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Datsun Was a Bet on Affordability That Failed to Understand Human Nature

Nissan announced this week that Datsun would bite the dust again. The first time it did that, it actually became Nissan, which is more evolution than death. After all, we do not say a caterpillar died so that a butterfly could emerge, right? However, I’m more interested in the reason for the demise than in the fact itself. Datsun died because it failed to understand human nature.
Datsun Go at the Nissan 360 event in 2013Datsun Go at the Nissan 360 event in 2013Datsun Go at the Nissan 360 event in 2013Datsun Go at the Nissan 360 event in 2013Datsun Go at the Nissan 360 event in 2013Datsun Go at the Nissan 360 event in 2013Datsun Go at the Nissan 360 event in 2013Datsun Go fails miserably in Global NCAP crash tests in 2014Datsun Go fails miserably in Global NCAP crash tests in 2014
Curiously, Datsun was reborn in India, a country that also did not forgive the Tata Nano for the same sin. Although Tata’s engineering challenge of creating the world’s cheapest car was accomplished, it did not realize that most people do not want to buy something reputed as “cheap” if it does not offer them something in return.

The only mainstream automaker to have successfully done that more recently was Dacia. When it created the Logan in 2004, it allowed people that needed a roomier C-segment car to buy a new one for the same price as the cheapest B-segment vehicles. People purchased it not because it was cheap: they did that because it made sense.

When Ratan Tata came up with the idea of creating the Nano, he wanted to put the families that rode motorcycles in a safer and more protected vehicle. The problem is that the families who could afford it preferred to buy used cars with more content or room for the same prices. The cheapest car in the world – costing the equivalent of $2,500 – endured for ten years.

Datsun was presented when Nissan celebrated its 80 years in August 2013. The Japanese carmaker held an event called “Nissan 360” in California to explain its future steps. Datsun would be Nissan’s affordable brand, much like Dacia became the attainable Renault. It even had a French executive in charge: Vincent Cobée, now Citroën’s brand CEO at Stellantis. It was there that I had the chance to ask Cobée about something that bugged me: why the Datsun Go – the company’s first new vehicle – did not have ABS or airbags.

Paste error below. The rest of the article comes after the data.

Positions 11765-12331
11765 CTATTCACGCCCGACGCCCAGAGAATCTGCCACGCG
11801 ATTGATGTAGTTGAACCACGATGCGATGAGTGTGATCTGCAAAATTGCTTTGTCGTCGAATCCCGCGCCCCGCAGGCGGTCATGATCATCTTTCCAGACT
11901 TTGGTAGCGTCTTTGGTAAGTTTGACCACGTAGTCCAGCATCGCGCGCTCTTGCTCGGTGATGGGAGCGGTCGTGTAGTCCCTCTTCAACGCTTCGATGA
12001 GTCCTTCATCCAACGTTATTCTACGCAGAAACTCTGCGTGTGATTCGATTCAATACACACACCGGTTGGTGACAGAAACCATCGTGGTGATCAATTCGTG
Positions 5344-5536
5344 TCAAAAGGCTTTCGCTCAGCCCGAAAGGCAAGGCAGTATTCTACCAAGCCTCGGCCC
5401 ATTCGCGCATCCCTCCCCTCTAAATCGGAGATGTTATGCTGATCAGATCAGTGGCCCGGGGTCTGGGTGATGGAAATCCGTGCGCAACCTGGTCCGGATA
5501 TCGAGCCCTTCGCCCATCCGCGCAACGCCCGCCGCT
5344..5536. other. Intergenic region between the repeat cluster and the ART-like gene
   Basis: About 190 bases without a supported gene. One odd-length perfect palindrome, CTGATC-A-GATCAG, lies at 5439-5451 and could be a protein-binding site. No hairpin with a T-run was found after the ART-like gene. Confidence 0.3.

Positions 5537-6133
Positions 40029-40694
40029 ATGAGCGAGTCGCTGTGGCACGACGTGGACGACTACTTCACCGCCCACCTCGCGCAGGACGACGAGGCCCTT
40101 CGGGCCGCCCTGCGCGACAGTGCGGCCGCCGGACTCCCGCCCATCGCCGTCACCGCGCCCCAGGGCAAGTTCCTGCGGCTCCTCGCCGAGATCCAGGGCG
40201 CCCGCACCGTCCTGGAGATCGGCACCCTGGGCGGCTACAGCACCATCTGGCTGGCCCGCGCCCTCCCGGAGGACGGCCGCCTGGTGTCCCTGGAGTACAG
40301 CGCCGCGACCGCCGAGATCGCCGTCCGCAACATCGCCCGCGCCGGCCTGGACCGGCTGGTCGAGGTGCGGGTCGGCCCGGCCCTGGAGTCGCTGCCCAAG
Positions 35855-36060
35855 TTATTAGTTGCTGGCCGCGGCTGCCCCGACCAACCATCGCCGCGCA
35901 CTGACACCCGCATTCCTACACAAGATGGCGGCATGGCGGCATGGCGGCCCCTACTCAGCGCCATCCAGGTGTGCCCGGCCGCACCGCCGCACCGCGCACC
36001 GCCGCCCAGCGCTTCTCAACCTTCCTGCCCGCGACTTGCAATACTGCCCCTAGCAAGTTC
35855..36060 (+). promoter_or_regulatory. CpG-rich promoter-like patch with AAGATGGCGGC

At the time, I lived in Brazil, and the country had ruled that all cars made starting in 2014 would have to offer ABS and airbags as standard equipment. That is what killed the first-generation Fiat Uno and the Volkswagen T2 – locally called Kombi – in that market.

Latin NCAP had been crash-testing vehicles in the region since 2010, and that revealed some serious death traps for sale as new vehicles. The only excuse automakers had was that they complied with all safety regulations in all South American markets. That said more about how automakers ignored safety even with their advanced knowledge of biomechanics than about how pitiful those regulations were – and still are, in some countries.

It also made it evident that cars that looked the same and even had the same names presented much different safety levels depending on the market in which they were sold. I called that the “second-class lives” strategy, meaning lives in developing countries were cheaper and more disposable than those in wealthy markets. It was in that scenario that I asked Cobée about the lack of ABS and airbags in Datsun’s vehicles.

The French executive told me that the Japanese brand could create an incredibly safe vehicle with ESP and other standard features in European cars. The problem was that it would make it extremely expensive by Indian standards, restricting the number of people that could buy it. Summing up, a safe car that very few can buy does not play its role.

Although it seems to make sense, you could also say that selling millions of dangerous cars that poor people can afford can have horrible repercussions. It would be better to sell only a few if any car company could survive doing so. The irony here is that being affordable did not save Datsun.

In a test made by Global NCAP and published on November 6, 2014, Max Mosley called Carlos Ghosn to ask him to withdraw the Datsun Go from the market. It was also deadly, getting no stars in the entity’s crash tests. Saying that the body shell was unstable was an understatement: the A-pillar and the roof deformed in a scary way, as you can see in the video below.

People who have no idea how bad that is must watch a video recorded in July 2018 by Carlos Cristófalo from Motor1 Argentina. It shows how hard it is to remove a crash-test dummy from a zero-stars vehicle. The car in that video was a Chevrolet Aveo, but its body deformation was very similar to that of the Datsun Go. Make sure you also watch it.

When customers learn that a given car is dangerous, they tend to avoid it. The bargain proposition Datsun made incorporated a high cost. Even if it didn’t, it also offered nothing more to make it a clever choice spending little money on its vehicles, like Dacia pulled off with the Logan. Datsuns didn’t offer more room, more equipment, and didn’t look cool…

The brand’s failure may seem a misfortune if you miss all the elements that led it to an inevitable and melancholic end. It had nothing to save it apart from the low prices, which can actually play against it, as the Tata Nano taught us. Buying something just because it is cheap may make you look poor or a cheapskate, and most people will avoid being framed in either of these ways. Again, human nature. Deal with it, carmakers.

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